As FIG. 7 illustrates, as the host inscribes the digital object (710), host client 107 receives the real-time inscription data input from the host, renders it to the canvas section and transmits the inscription data as it is received in real-time to user client 108a for display in canvas section 512 (708). In one implementation, as the host draws his signature and/or other inscription text on host client 107, host client 107 sends WebSocket (e.g., socket.io) messages (including pen color and x,y coordinates) to user client 108a, which renders the inscription in window section 512 in real-time. When the host has completed the inscription (710), host client 107 captures the final inscribed image (712) and uploads it to digital engagement system 104 (714), which stores the inscribed digital object in association with the user's profile. In one implementation, the inscribed object remains in the window section 512 of the user interface displayed by user client 108a for the remainder of the interactive session. In other implementations, user client 108a removes window section 512 after the inscription workflow completes. Digital engagement system 104 may notify the user of the availability of the inscribed object and include a link to the object in a notification message. In some implementations, if the current booking ends before the host completes the inscription process, host client 107 maintains the image for later completion and upload.

Using physically separate host clients 106, 107 for chat and inscription functions has certain advantages. For example, the orientation of host client 107 while generating an inscription does not affect the interactive video session with the user because the camera associated with host client 106 captures video during the interactive session and does not move. Accordingly, this implementation allows the host to place host client 107 on a flat surface to facilitate inscription creation and further allows the user to continue to view the host during the inscription.

In terms of authentication, the digital memorabilia generated using digital engagement system 104 is authenticated the same way items are when a person witnesses the signing as it occurs, given that the same host is logged in using both host client 106 and host client 107. For example, a ball or picture that a player signs for a fan in-person often times does not include a certificate of authentication. The fan knows the player signed it because the fan witnessed the signing. The same is true for digital memorabilia generated using digital engagement system 104. The user knows he or she is chatting with the player (host) and can see indications that the player is signing in real-time. In some implementations, host client 107 and/or digital engagement system 104 may digitally sign the final, inscribed object with a digital certificate, using cryptographic technologies.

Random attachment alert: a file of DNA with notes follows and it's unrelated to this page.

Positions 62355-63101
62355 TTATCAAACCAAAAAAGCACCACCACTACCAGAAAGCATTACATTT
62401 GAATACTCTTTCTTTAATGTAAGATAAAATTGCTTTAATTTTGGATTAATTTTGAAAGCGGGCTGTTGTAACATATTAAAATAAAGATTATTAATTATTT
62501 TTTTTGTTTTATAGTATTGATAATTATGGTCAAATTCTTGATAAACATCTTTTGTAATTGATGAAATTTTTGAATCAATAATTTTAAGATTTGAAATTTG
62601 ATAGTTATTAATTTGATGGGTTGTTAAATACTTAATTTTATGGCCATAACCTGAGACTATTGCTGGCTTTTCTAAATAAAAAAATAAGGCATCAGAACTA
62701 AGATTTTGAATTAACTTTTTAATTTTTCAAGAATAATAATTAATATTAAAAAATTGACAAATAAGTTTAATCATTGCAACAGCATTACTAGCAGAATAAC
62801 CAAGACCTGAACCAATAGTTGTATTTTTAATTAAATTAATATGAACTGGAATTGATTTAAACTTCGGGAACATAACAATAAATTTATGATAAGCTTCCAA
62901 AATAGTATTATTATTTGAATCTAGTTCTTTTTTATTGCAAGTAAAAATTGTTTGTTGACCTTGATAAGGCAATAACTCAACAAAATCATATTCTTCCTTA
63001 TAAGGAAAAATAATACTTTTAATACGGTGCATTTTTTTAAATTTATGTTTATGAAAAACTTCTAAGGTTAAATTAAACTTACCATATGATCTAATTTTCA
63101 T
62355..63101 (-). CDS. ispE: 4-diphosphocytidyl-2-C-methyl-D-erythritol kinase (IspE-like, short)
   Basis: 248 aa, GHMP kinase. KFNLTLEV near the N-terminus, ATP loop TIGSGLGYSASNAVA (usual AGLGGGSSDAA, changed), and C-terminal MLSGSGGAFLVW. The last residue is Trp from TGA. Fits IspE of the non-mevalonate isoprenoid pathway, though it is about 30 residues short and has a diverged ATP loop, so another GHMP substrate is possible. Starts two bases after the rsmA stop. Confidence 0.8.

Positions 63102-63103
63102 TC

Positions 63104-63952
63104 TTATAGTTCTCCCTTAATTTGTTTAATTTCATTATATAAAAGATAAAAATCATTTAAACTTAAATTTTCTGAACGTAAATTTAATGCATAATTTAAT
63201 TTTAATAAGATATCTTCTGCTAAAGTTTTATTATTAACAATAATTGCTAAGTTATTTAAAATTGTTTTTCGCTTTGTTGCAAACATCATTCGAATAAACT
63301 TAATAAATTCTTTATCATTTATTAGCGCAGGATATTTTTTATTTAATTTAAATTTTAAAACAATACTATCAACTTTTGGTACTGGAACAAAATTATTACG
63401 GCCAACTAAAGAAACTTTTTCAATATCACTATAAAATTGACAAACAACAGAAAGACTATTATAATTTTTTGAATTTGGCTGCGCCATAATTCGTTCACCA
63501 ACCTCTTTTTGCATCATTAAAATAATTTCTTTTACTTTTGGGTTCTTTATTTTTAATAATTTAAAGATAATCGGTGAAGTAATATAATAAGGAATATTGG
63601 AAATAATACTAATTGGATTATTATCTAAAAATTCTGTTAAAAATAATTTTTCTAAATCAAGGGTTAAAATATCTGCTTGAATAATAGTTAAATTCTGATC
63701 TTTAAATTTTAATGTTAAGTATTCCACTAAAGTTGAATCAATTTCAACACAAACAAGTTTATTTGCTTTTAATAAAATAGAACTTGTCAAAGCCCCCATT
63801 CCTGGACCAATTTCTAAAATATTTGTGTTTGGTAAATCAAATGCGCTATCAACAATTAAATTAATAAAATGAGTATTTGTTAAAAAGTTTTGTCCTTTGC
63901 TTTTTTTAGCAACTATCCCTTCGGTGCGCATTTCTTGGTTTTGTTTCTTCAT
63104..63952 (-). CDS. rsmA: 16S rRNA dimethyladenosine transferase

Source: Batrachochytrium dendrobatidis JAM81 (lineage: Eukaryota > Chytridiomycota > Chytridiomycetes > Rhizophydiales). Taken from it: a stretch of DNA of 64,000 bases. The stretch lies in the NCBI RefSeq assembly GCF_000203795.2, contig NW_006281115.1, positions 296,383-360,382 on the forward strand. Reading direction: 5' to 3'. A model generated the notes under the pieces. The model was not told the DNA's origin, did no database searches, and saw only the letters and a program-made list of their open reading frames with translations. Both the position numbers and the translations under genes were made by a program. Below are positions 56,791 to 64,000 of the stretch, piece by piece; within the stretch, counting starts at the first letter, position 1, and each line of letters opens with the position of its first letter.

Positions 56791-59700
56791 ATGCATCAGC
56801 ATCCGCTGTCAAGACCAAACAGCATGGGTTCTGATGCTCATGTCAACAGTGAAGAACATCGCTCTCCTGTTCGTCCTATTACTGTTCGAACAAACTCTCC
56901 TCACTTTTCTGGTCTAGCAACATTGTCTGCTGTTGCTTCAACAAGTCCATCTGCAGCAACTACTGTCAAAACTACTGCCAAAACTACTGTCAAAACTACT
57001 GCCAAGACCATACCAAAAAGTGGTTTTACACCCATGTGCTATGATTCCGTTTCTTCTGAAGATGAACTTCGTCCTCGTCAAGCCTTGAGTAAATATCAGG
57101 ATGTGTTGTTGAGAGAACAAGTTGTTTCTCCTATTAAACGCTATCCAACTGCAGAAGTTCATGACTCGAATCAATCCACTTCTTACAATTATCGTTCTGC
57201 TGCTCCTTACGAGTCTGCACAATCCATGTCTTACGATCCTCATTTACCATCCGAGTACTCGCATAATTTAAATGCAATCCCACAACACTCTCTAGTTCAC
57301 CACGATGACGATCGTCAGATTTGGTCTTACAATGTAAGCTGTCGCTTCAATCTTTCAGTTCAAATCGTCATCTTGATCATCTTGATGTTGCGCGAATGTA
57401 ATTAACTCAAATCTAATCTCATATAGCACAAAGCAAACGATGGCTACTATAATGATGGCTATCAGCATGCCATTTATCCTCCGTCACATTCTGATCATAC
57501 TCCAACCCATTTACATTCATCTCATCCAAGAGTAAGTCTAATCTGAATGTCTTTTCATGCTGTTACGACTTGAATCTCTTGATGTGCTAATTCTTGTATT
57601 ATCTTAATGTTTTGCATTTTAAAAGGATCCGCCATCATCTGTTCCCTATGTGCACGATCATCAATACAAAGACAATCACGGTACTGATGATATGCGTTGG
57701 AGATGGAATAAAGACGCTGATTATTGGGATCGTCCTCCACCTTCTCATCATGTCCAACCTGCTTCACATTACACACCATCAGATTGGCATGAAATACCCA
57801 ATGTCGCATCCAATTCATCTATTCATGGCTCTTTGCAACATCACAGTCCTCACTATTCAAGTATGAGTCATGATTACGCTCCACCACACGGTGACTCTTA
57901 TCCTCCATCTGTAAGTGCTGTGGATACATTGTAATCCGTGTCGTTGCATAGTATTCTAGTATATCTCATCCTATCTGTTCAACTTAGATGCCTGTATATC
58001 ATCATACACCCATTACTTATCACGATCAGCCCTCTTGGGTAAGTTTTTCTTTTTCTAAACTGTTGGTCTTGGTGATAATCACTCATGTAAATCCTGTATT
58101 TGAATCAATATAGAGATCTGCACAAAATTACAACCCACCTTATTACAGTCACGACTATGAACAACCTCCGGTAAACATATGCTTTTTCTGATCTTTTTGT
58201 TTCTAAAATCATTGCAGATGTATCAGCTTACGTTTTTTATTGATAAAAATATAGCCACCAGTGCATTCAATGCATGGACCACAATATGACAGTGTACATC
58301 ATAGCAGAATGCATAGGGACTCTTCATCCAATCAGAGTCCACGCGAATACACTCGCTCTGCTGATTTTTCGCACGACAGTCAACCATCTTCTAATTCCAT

FIG. 9 illustrates an example of a computer system 1100 that may be used to execute program code stored in a non-transitory computer readable medium (e.g., memory) in accordance with embodiments of the disclosure. Any of servers 105, user clients 108a-c, and host clients 106, 107 may incorporate the computer system architecture illustrated in the following description. The computer system includes an input/output subsystem 1102, which may be used to interface with human users and/or other computer systems depending upon the application. The i/o subsystem 1102 may include, e.g., a keyboard, mouse, graphical user interface, touchscreen, or other interfaces for input, and, e.g., a LED or other flat screen display, or other interfaces for output, including application program interfaces (APIs). Other elements of embodiments of the disclosure, such as the prioritization engine may be implemented with a computer system like that of computer system 1100.

Program code may be stored in non-transitory media such as persistent storage in secondary memory 1110 or main memory 1108 or both. Main memory 1108 may include volatile memory such as random access memory (RAM) or non-volatile memory such as read only memory (ROM), as well as different levels of cache memory for faster access to instructions and data. Secondary memory may include persistent storage such as solid-state drives, hard disk drives or optical disks. One or more processors 1104 reads program code from one or more non-transitory media and executes the code to enable the computer system to accomplish the methods performed by the embodiments herein. Those skilled in the art will understand that the processor(s) may ingest source code, and interpret or compile the source code into machine code that is understandable at the hardware gate level of the processor(s) 1104. The processor(s) 1104 may include graphics processing units (GPUs) for handling computationally intensive tasks.

The processor(s) 1104 may communicate with external networks via one or more communications interfaces 1107, such as a network interface card, WiFi transceiver, etc. A bus 1105 communicatively couples the i/o subsystem 1102, the processor(s) 1104, peripheral devices 1106, communications interfaces 1107, memory 1108, and persistent storage 1110. Embodiments of the disclosure are not limited to this representative architecture. Alternative embodiments may employ different arrangements and types of components, e.g., separate buses for input-output components and memory subsystems.